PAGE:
Teladoc Health has been hit with a lawsuit accusing the company of violating federal securities laws and downplaying challenges it faced in its mental health and chronic care businesses.
Shareholder Jeremy Schneider sued Teladoc, company CEO Jason Gorevic and chief financial officer Mala Murthy in a federal court in the Southern District of New York Monday, alleging he and others purchased company shares at “artificially inflated prices.” The share price has dropped drastically in recent months after “alleged corrective disclosures,” the lawsuit alleges.
Schneider is seeking class action status for the suit, with the class consisting of purchasers of Teladoc stock between Oct. 28, 2021 and April 27, 2022.
“As a result of Defendants’ wrongful acts and omissions, and the precipitous decline in the market value of the Company’s securities, Plaintiff and other Class members have suffered significant losses and damages,” the complaint alleges.
A spokesperson for Teladoc denied the allegations. “There’s no factual basis to the suit whatsoever, but unfortunately this type of frivolous litigation has become commonplace for public companies today,” the spokesperson wrote in an email.
Purchase, New York-based Teladoc, which went public in 2015, has seen its share price drop since April 27 when it released first-quarter financial results and updated its full-year outlook after the market closed. Since closing at $55.99 a share April 27, shares plunged as much as 38% in after-hours trading. On Monday, Teladoc closed at $34.61 a share.
The proposed class period starts the day after Teladoc released its 2021 third-quarter financial results in October 2021. During a call with financial analysts to discuss third-quarter results, Gorevic provided a preliminary outlook for 2022, in which he said he expected Teladoc to generate about $2.6 billion in annual revenue.
But on April 27, Teladoc, citing a variety of factors, lowered its full-year revenue guidance from between $2.55 billion to $2.65 billion to between $2.4 billion to $2.5 billion.The company also updated its 2022 outlook for adjusted earnings before interest, taxes, depreciation and amortization to be $240 million to $265 million, down from previous guidance of $330 million to $355 million.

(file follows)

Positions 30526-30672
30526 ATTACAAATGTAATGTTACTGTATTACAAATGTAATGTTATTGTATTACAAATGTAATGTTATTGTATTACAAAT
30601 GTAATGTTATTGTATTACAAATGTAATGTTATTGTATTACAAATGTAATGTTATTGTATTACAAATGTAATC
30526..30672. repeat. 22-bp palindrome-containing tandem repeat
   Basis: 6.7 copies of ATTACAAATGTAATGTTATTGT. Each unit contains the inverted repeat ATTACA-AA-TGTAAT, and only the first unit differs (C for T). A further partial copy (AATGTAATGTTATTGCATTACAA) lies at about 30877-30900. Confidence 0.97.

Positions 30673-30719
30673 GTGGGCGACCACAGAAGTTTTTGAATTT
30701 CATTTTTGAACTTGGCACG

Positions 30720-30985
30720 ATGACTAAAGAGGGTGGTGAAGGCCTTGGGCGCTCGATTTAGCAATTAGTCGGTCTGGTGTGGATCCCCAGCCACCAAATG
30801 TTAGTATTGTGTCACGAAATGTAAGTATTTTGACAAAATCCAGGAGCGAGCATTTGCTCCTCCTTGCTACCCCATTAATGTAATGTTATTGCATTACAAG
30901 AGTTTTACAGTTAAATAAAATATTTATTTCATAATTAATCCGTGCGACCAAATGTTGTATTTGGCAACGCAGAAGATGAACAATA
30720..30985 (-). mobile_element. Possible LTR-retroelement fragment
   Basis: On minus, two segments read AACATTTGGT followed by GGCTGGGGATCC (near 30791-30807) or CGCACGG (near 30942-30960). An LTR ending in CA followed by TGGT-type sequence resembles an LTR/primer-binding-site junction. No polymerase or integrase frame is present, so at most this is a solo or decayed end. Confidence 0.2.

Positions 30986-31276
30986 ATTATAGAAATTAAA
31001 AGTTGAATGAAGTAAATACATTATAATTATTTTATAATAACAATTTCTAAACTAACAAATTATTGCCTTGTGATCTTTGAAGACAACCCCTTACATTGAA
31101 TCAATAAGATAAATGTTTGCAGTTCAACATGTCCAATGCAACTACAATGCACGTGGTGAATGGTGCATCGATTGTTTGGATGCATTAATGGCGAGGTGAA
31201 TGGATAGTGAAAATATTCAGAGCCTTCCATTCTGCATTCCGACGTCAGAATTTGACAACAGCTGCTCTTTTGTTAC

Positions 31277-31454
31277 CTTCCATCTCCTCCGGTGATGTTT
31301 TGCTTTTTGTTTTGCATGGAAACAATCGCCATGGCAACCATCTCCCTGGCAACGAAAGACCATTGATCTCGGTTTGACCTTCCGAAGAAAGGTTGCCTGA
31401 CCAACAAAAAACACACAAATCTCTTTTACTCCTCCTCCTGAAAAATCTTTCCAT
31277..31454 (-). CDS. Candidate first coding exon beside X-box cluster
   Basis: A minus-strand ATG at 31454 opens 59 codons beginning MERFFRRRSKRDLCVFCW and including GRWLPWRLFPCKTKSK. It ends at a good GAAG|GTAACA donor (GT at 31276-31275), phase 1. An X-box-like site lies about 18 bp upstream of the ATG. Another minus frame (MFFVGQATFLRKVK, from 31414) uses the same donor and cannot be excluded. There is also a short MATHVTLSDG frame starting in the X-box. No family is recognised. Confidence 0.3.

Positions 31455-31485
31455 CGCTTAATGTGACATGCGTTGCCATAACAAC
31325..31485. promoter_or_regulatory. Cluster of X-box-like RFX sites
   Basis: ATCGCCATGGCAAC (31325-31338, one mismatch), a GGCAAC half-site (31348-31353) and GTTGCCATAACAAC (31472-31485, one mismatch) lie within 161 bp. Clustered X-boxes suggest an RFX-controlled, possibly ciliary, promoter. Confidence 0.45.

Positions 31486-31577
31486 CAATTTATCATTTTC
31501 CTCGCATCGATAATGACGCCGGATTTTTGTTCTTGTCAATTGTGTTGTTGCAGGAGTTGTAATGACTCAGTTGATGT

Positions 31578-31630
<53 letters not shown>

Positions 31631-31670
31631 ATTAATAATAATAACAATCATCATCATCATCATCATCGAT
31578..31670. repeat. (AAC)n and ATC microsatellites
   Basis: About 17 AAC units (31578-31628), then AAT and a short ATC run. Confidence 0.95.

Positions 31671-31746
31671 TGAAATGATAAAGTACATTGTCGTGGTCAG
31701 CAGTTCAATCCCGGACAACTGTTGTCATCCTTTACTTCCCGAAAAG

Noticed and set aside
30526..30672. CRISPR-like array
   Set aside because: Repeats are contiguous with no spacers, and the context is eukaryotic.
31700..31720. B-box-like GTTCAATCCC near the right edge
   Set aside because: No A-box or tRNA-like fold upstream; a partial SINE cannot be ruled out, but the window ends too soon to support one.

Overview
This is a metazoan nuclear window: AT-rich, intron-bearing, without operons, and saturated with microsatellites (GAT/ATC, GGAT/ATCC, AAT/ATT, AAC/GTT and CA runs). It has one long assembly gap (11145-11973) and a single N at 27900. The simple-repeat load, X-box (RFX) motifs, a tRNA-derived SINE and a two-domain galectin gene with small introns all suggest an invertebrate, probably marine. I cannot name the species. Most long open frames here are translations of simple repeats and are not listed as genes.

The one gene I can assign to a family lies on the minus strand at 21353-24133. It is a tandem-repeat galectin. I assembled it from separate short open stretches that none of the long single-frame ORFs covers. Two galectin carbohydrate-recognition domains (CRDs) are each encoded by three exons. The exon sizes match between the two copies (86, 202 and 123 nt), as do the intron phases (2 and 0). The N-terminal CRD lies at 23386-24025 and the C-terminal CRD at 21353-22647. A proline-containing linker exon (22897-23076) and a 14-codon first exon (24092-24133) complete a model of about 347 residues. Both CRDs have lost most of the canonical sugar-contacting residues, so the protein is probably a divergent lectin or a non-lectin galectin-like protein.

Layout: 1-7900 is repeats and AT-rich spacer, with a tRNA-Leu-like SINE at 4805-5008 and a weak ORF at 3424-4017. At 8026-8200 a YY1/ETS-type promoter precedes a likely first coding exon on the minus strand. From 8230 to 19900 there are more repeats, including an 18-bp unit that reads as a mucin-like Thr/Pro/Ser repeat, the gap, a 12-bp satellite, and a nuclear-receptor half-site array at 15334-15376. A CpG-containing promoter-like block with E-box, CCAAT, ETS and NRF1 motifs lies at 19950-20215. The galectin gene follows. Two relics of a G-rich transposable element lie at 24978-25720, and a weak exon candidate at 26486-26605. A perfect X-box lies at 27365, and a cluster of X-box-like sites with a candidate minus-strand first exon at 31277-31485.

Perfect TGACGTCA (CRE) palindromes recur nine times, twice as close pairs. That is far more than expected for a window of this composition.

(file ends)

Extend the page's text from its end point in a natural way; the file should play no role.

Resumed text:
On the April 27 call with analysts, Gorevic attributed most of the changed outlook to lower-than-expected growth in direct-to-consumer mental health, in part due to higher-than-expected ad spending and increased competition. He also pointed to a longer-than-expected sales cycle in the chronic condition market amid increased competition.
In the lawsuit, Schneider alleges Teladoc and its executives hadn’t disclosed that increased competition was negatively affecting the mental health and chronic care businesses.
Teladoc in the preceding months had expressed confidence about the company’s business, including its chronic care and mental health offerings, the complaint alleges. The company had referred to itself as the “leading global virtual healthcare provider” and described its direct-to-consumer mental health service as the “leader in the D2C therapy market,” the lawsuit alleges.
“Had Plaintiff and the other members of the Class known the truth, they would not have purchased or otherwise acquired said securities or would not have purchased or otherwise acquired them at the inflated prices that were paid,” the complaint alleges.